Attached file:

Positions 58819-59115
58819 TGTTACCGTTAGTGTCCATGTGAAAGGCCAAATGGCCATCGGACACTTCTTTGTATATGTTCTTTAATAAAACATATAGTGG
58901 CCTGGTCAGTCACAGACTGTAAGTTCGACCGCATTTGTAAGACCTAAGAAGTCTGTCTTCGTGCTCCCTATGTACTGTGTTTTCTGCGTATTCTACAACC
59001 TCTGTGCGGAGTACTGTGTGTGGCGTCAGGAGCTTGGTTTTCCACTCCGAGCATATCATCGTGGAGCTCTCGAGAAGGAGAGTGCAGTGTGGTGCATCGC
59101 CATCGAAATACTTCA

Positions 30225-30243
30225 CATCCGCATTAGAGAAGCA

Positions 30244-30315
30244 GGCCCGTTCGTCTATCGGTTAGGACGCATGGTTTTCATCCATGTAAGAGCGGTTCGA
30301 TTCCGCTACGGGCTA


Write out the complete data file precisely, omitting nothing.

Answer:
Positions 58819-59115
58819 TGTTACCGTTAGTGTCCATGTGAAAGGCCAAATGGCCATCGGACACTTCTTTGTATATGTTCTTTAATAAAACATATAGTGG
58901 CCTGGTCAGTCACAGACTGTAAGTTCGACCGCATTTGTAAGACCTAAGAAGTCTGTCTTCGTGCTCCCTATGTACTGTGTTTTCTGCGTATTCTACAACC
59001 TCTGTGCGGAGTACTGTGTGTGGCGTCAGGAGCTTGGTTTTCCACTCCGAGCATATCATCGTGGAGCTCTCGAGAAGGAGAGTGCAGTGTGGTGCATCGC
59101 CATCGAAATACTTCA

Positions 30225-30243
30225 CATCCGCATTAGAGAAGCA

Positions 30244-30315
30244 GGCCCGTTCGTCTATCGGTTAGGACGCATGGTTTTCATCCATGTAAGAGCGGTTCGA
30301 TTCCGCTACGGGCTA